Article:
• According to a second aspect of the viewing feature in a preferred embodiment, the snapshot tool may provide the developer the capability to view individual snapshots [0067] 400. As described above with respect to viewing a sequence of snapshots, the snapshot tool provides functionality accessible through the snapshot tool UI to select and load a particular snapshot from the file of snapshots 430. In particular, the selection of a file of snapshot(s) from the list of snapshot files exposed through the snapshot tool UI described earlier exposes the sole snapshot or list of individual snapshots contained in the file. The developer may then select a particular snapshot (either the sole snapshot or from the sequence of snapshots) and view that snapshot. Furthermore, the developer may selectively view and/or modify annotations to the selected snapshot or the sequence of snapshots as stored in the file or to add new annotations to the selected snapshot or the sequence of snapshots 330. The annotation functionality of the snapshot tool of the present invention is described in more detail hereafter.
  • In the preferred embodiment, the same debugger UI that is used to display the “current” debuggee state and debug information may also be used to view/display the snapshots, thereby providing a consistent interface for viewing this information. For example, monitored expressions that were saved as part of a snapshot may be displayed in the exact same way that monitored expressions are normally displayed during a debug session. However, much of the debugger's inherent functionality may be disabled while viewing a snapshot because snapshots do not reflect the “current” state and debug data of the debuggee (where a debuggee is under debug control of the debugger at the time of viewing the snapshots) or an active debuggee at all if there is no debuggee under the control of the debugger. For example, while viewing a snapshot, it may not be possible to click on one of the threads that was saved in that snapshot and try to resume or suspend the thread. Of course, as soon as the software developer returns to debugging an active debuggee (if there is one—recall that viewing snapshots does not require an active debuggee), all of the normal debugger functionality may be available again and the debug session may continue as usual. [0068]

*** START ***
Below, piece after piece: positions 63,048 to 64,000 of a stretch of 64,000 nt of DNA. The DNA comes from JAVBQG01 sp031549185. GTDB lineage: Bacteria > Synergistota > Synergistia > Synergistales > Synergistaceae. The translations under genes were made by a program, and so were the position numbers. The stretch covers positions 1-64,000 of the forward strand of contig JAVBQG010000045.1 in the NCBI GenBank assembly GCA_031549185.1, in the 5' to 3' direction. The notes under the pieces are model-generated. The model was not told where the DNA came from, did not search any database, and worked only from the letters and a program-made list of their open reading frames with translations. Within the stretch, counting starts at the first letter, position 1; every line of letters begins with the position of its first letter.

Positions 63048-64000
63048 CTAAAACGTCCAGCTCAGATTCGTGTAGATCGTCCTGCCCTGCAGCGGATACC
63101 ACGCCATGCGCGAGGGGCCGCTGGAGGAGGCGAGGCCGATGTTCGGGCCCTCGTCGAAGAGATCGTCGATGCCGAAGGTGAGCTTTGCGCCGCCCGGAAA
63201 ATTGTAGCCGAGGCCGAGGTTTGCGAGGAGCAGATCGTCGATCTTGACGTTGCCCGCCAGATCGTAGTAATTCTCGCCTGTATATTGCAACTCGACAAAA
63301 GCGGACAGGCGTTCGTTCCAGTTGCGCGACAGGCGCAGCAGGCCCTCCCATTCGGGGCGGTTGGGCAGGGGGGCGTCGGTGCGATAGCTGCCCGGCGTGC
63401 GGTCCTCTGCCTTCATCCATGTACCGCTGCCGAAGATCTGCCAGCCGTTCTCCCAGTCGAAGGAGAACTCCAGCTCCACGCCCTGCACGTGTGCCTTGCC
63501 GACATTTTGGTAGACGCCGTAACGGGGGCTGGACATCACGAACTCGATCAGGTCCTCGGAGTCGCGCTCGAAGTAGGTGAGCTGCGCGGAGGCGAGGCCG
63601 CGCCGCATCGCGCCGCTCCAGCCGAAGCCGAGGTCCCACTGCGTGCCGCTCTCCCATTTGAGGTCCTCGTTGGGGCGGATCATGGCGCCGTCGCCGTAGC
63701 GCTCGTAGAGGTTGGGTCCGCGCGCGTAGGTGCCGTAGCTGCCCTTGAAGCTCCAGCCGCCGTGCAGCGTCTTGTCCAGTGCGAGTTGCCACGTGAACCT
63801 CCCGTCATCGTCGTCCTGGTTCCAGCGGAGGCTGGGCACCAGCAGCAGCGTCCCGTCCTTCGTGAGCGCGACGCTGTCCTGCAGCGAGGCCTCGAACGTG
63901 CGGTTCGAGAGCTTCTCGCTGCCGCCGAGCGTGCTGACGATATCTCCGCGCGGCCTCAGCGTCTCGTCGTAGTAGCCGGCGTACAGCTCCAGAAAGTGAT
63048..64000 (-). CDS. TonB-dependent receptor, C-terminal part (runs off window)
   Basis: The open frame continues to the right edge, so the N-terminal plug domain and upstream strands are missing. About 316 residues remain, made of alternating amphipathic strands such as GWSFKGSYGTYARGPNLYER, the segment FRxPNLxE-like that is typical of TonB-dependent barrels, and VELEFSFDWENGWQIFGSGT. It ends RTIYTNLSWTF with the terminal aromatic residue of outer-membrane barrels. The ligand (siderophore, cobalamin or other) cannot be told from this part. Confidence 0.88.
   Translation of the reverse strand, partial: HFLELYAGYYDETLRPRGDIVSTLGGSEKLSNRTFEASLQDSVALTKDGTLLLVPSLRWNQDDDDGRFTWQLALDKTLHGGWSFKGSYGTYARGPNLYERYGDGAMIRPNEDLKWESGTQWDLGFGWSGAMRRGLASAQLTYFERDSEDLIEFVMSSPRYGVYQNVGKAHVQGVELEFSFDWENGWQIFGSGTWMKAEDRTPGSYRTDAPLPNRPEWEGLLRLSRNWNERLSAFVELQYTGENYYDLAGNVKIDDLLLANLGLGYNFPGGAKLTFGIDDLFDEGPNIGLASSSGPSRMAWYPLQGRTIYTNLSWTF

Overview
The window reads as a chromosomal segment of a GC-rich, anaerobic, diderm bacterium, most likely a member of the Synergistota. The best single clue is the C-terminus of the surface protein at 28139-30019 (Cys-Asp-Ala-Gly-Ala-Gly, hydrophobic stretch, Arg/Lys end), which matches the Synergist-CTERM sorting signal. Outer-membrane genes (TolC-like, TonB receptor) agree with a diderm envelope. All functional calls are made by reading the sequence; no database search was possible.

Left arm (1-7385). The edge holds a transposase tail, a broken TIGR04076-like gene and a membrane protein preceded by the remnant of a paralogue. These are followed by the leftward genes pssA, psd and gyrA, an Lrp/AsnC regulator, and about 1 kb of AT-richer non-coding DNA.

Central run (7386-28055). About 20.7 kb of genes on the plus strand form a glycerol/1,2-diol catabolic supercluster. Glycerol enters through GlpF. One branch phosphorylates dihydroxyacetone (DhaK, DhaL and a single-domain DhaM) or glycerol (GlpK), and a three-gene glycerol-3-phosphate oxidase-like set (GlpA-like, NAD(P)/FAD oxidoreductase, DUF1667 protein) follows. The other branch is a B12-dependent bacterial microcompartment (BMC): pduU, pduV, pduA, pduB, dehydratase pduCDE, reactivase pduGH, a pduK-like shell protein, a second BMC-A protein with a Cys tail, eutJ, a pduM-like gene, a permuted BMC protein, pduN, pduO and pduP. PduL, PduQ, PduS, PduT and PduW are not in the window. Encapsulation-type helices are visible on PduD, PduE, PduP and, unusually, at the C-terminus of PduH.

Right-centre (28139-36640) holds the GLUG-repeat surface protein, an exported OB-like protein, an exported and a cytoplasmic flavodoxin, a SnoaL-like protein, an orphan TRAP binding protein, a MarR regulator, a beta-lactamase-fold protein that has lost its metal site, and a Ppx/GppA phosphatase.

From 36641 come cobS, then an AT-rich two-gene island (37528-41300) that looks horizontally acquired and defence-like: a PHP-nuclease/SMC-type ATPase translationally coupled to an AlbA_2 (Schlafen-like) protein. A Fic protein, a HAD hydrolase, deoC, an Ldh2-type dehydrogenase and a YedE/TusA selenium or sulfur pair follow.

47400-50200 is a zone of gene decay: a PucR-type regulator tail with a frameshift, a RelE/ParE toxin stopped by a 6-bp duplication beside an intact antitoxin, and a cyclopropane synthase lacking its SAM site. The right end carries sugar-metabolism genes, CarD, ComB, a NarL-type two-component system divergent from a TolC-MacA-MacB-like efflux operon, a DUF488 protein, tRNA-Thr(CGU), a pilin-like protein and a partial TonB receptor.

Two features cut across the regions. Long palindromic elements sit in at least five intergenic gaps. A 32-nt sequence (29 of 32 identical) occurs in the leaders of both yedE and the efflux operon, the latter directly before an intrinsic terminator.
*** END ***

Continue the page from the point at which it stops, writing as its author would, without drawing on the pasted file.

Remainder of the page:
• A further feature of the snapshot tool is the ability to annotate each snapshot taken or a sequence of snapshots with comments typically specific to the information presented in the snapshot and/or sequence of snapshots [0069] 330. In the preferred embodiment of the invention, a developer can add an annotation to each snapshot 460 to provide indications with respect to a snapshot for later review by the same developer or for the benefit of other developers. Similarly, the snapshot tool may also provide the ability to add comments to a sequence of snapshots typically saved as a file 450. Such comments typically explain the nature and content of the snapshot file for the later benefit of the developer or for other developers. If the software developer chooses not to manually add annotations to the snapshots or comments to a sequence of snapshots, the snapshot tool may automatically add a comment with some minimal or user-configurable information such as debuggee name, date/time stamp, etc. Support for annotating snapshots and snapshot files is intended primarily for those situations in which the software developer wants to save the snapshots for future reference or wants to send the snapshots to a colleague; someone who simply wants to view snapshots that were taken during the current debug session is not likely going to take advantage of this feature.